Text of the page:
Often you don't have to pay oversized fees (which can easily come to 150$US) if you pick a flight that has no domestic legs. That worked for me in 2009 though I haven't had occasion to test it recently. –  Mike Samuel Aug 7 '12 at 19:13
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@StephenTouset, it can be easier to box the bike ahead of time. I've never found a LBS that wasn't happy to let me take a box that they'd otherwise just cut up and discard. Call ahead though, because shops often take deliveries at certain times of day, and might not keep boxes intact for long. –  Mike Samuel Aug 7 '12 at 19:15
    
The problem, then, is getting the bike box to the airport. Those things are unwieldy. –  Stephen Touset Aug 7 '12 at 20:21
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This mini review of the airlines may help

You will no doubt need a bike-bag these range from 60quid to hundreds

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Last time I flew BA they would take a bike (or any sporting equipment) for free - it just counted as one of your bags. So it's worth calling around –  mgb Aug 8 '12 at 3:34
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Box is safest for your bike, no doubt.

I've flown twice from Australia to Europe using a bag. On the whole it was great. Once my wheel needed a bit of truing, and on one trip (home luckily) my derailleur hanger was bent and needed replacing.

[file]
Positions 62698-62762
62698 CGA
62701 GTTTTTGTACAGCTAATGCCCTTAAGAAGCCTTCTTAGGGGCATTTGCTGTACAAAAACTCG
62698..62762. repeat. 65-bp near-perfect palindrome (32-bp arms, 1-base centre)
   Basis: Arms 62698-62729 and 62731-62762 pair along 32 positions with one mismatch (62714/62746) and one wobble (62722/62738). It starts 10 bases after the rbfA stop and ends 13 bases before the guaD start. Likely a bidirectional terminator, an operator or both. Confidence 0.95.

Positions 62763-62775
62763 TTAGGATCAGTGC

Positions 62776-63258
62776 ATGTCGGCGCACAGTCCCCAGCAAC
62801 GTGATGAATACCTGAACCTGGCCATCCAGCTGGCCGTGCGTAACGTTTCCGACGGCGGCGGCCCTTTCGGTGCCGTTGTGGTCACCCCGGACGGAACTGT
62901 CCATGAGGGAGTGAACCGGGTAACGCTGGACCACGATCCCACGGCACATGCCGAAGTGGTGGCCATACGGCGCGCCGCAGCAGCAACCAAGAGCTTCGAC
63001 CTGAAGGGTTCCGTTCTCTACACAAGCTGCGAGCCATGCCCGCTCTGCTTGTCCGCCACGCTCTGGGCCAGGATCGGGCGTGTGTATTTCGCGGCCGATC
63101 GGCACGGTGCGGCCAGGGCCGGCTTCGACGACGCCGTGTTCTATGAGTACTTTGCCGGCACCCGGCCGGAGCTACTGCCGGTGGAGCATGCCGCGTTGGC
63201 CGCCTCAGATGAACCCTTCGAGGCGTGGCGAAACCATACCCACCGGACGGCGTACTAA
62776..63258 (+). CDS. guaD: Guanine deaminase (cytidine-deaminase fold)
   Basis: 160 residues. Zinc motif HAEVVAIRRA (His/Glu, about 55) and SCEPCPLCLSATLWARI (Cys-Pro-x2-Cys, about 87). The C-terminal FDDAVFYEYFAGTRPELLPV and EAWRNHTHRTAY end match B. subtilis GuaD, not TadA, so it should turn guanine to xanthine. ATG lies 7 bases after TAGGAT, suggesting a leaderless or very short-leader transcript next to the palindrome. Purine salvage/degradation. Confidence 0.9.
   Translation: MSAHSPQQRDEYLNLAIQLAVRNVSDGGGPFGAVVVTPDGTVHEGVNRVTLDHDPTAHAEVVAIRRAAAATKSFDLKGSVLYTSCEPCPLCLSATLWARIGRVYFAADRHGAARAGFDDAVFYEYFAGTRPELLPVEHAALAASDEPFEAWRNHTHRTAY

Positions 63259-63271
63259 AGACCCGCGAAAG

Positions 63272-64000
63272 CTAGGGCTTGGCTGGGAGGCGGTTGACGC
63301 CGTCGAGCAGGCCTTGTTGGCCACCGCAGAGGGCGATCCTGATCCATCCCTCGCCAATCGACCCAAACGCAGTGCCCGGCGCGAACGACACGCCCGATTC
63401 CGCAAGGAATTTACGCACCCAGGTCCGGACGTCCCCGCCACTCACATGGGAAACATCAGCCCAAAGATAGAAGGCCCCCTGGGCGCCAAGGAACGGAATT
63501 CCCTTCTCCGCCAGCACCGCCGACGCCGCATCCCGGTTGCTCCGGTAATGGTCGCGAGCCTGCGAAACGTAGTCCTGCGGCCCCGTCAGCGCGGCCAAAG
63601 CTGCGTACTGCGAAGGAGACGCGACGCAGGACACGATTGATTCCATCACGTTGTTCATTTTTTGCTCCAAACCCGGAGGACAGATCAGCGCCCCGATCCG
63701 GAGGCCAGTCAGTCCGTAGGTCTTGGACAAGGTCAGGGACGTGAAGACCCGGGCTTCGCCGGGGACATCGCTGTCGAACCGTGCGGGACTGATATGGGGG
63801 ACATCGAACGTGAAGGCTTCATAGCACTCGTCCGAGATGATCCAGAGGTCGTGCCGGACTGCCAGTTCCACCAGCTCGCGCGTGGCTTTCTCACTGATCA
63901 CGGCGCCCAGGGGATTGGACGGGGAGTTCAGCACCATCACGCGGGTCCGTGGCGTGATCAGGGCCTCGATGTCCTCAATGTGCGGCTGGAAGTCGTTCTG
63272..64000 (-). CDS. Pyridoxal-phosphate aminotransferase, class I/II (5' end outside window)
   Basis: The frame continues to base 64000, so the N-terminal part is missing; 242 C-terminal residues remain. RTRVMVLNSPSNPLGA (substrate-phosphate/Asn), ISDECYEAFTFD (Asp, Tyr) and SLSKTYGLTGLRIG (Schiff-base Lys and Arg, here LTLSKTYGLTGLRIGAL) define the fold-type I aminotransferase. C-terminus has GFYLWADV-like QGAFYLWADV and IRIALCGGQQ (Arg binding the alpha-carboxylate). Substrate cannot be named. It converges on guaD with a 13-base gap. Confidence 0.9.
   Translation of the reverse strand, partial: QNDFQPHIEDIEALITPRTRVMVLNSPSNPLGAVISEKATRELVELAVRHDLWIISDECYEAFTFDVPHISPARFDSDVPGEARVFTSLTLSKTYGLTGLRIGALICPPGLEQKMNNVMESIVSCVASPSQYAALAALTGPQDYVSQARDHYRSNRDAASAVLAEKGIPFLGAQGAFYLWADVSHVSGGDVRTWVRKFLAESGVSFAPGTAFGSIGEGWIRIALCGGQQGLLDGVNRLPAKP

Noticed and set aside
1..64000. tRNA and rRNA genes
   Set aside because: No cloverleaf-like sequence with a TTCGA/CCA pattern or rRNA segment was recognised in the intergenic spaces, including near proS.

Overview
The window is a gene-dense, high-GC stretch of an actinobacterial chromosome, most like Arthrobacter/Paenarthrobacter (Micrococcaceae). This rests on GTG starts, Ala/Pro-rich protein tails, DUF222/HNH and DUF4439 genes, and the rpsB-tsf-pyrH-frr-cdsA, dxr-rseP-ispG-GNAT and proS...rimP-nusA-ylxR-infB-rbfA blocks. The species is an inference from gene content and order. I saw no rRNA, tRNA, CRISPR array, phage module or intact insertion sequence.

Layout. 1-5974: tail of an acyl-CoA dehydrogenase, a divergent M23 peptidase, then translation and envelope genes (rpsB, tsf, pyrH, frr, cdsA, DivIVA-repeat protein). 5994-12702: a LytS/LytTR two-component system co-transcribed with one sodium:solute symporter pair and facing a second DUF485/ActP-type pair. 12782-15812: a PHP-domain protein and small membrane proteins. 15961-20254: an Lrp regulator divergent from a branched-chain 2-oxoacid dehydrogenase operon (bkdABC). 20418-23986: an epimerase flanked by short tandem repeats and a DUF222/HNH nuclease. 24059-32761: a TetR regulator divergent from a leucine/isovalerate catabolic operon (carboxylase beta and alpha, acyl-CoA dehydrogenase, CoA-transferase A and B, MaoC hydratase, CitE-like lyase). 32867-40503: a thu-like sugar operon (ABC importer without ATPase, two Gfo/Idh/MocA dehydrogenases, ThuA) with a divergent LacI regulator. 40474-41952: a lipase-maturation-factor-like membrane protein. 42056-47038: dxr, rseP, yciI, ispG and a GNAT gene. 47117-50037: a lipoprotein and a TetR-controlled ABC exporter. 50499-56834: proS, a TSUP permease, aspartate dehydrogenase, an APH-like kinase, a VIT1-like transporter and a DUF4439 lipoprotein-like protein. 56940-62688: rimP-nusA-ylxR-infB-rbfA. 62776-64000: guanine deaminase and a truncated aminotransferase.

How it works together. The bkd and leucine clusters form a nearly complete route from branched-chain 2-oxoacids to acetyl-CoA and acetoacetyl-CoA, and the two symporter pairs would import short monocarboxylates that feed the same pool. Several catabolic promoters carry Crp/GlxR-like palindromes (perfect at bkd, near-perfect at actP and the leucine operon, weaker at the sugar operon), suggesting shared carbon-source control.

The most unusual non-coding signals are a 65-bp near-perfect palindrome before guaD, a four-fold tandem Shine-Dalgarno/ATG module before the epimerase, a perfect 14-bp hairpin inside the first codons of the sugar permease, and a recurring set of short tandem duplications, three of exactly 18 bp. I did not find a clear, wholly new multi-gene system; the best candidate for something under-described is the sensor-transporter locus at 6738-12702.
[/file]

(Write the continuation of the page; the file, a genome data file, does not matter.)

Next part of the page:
The advantage of a soft bag is you can pack it up when you arrive, which is great if you are touring.

British airways had a policy where you could buy an extra luggage allowance for a bike for about $50, ie not per kilo, though that was about a year ago and may have changed.

Either way you have to dismantle your bike fairly significantly, so make sure you have the skills to put it back together :-)

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I am a fan of boxes, I have flown all over europe, and once to New Zealand with my bike and the worst damage were some scratches, and (once) a slightly bent rear derailleur (that was quite fixed).

In the Netherlands you can buy really strong really nice boxes from KLM, and they fly the all over the world for about EUR 100,- one way (including the box). These boxes are so big you just have to remove your pedals, lower your handlebars and saddle, and you can drive your bike right in.

Outside the Netherlands you could check the odd-size luggage department of various airlines to see if they carry boxes, but a better option is to ask your LBS to save a box for you. They mostly get their bikes shipped in boxes that .. oddly .. fit an entire bike! The best you can get are Koga boxes. They are huge and strong, but not worldwide: http://www.koga.com/koga_uk/find-dealers/

Regarding the return trip: What I usually do if I'm returning from the same airport is to spend an hour or two to find someone willing to keep my big-ass box in his office or storage space for a few weeks. If this doesn't work I ditch the box and buy a cheap foam camping mat and a roll of duct-tape at the last campground and wrap pieces around the most vulnerable bits of my bike.